What Factors Affect Nitric Oxide Levels?

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  • Written By: K. Allen
  • Edited By: Amanda L. Wardle
  • Last Modified Date: 08 December 2019
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In mammals, nitric oxide (NO) is a chemical compound that acts as a cell signaling molecule in different physiological and pathological processes. Nitric oxide levels in the body can be affected by many factors, such as allergies, insufficient iron in the blood, exposure to carbon monoxide, oxygen deficiency, and an excess of estrogen. Nitric oxide is also an air pollutant and nitric oxide levels in the atmosphere are determined by the number of automobiles and power plants using fossil fuel for combustion.

Nitric oxide is a neurotransmitter that is produced in various sites in the body from the breaking down of the amino acid, arginine. At an appropriate level, one of its beneficial functions is vasodilation, which can aid in conditions like chest pain, clogged arteries, erectile dysfunction, heart failure, and headaches due to vascular swelling. It can also promote dilation of the uterus during childbirth, retard bone resorption, and destroy bacteria, fungi, and tumor cells. High nitric oxide levels, however, can be dangerous. With the ability to actually kill neurons, it is believed to be complicit in the deterioration that occurs in individuals who have suffered a stroke.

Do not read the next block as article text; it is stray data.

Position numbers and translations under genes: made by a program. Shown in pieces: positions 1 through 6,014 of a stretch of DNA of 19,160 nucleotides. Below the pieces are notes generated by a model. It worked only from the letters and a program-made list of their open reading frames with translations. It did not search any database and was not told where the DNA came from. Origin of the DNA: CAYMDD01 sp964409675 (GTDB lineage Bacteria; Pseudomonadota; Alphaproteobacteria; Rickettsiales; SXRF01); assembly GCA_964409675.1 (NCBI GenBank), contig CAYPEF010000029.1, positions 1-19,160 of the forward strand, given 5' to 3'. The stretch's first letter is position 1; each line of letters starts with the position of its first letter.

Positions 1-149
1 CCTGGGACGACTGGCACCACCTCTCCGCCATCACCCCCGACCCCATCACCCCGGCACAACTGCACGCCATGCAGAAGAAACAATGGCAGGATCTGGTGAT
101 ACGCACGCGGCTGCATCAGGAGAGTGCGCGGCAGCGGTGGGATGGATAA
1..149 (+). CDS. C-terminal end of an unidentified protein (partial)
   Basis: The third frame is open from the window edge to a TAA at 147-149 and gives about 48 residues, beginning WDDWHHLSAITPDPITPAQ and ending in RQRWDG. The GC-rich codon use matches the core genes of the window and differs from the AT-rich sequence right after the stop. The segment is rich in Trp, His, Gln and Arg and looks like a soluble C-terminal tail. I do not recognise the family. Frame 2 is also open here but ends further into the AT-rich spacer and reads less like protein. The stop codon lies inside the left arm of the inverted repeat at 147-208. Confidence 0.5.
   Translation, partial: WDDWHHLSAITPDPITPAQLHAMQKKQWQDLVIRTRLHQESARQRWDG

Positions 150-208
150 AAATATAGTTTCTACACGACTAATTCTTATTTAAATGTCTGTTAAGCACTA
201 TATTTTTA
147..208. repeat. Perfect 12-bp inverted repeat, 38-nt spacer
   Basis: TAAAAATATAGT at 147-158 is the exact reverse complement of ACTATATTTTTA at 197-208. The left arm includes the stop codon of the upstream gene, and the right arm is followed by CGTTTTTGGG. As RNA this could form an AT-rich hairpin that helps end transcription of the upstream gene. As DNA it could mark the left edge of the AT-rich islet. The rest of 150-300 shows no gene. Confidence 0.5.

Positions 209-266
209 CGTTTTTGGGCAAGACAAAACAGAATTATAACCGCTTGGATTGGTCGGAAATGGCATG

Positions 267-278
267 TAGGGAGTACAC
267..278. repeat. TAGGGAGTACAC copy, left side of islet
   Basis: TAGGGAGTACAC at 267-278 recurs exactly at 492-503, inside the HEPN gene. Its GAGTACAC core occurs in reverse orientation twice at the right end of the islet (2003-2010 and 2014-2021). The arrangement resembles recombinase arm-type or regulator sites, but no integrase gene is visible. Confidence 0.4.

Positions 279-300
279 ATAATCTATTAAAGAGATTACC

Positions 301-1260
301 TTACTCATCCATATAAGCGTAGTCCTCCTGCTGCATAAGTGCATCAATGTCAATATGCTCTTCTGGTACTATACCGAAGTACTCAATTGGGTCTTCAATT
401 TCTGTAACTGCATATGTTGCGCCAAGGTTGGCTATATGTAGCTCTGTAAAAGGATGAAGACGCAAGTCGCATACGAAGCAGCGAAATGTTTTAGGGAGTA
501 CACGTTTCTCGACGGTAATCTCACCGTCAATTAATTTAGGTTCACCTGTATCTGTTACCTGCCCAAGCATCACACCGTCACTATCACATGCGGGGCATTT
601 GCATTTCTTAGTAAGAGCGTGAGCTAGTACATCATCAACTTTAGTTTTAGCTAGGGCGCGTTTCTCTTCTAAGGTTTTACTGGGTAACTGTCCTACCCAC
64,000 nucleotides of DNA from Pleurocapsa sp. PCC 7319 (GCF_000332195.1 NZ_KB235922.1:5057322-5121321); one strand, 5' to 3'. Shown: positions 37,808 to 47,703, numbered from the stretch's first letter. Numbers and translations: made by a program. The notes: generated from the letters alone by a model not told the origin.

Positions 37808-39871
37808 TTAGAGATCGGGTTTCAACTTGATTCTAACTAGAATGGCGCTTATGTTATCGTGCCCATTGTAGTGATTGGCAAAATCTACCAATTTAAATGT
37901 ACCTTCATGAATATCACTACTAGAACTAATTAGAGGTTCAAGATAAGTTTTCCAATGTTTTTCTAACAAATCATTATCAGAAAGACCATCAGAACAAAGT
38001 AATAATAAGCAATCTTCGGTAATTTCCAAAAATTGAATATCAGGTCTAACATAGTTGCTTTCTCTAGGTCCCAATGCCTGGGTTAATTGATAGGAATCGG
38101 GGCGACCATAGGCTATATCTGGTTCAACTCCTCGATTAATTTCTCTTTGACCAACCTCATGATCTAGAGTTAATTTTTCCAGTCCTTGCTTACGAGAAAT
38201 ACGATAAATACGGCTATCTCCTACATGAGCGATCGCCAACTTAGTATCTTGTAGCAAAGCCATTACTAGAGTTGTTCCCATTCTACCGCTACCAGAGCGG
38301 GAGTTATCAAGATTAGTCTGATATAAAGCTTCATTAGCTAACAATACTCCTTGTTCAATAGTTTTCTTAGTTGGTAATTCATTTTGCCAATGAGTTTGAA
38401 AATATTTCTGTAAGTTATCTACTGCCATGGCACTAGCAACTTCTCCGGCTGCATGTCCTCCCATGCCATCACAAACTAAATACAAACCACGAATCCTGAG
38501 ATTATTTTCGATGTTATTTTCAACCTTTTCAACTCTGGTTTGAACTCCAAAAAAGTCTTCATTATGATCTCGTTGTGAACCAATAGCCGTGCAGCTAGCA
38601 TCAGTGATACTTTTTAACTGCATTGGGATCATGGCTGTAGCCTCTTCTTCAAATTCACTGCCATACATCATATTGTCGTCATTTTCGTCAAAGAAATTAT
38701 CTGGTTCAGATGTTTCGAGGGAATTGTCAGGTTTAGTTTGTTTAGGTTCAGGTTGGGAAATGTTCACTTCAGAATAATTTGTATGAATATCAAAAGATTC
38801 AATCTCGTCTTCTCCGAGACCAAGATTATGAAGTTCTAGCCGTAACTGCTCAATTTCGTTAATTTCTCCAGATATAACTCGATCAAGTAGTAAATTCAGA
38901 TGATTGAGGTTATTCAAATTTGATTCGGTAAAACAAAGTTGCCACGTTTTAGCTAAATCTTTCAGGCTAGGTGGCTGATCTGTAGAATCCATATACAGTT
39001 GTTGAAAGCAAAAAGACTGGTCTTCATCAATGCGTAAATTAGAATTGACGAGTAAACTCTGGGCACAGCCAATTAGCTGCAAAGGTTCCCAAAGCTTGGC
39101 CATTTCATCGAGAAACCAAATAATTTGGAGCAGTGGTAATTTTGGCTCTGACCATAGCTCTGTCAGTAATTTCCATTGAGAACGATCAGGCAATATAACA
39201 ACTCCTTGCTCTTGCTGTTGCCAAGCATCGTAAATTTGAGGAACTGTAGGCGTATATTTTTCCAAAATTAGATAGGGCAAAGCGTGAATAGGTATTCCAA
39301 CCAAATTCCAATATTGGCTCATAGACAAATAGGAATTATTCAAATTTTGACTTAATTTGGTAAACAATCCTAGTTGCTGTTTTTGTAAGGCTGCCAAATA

Exercise has also been found to increase the nitric oxide levels in the body. One of the reasons that doctors promote a more active lifestyle is because nitric oxide acts as an antiatherogenic, which means that it protects the lining of the arteries. It does this by working to prevent the red blood cells from clumping or sticking together and attaching to the walls of the blood vessels. As a result, this decreases the chances of developing heart disease.

Nitric oxide levels are also affected by the presence of antioxidants. These are best known for their ability to protect the cells against the effects of free radicals. When antioxidants are present in the body in the form of vitamins like A and C, the rate of oxidation, which is the breakdown of nitric oxide, is slowed or even prevented.

After scientists Louis Ignarro, Robert Furchgott and Ferid Murad won the Nobel Prize for demonstrating the life-saving properties of nitric oxide, it was named 1992 Molecule of the Year by Science Journal. It wasn’t long before the potential benefits of artificially manipulating nitric oxide levels became apparent. Dozens of nitric-oxide based supplements and products are now available on the market. Perhaps the best known example is in the area of erectile dysfunction.


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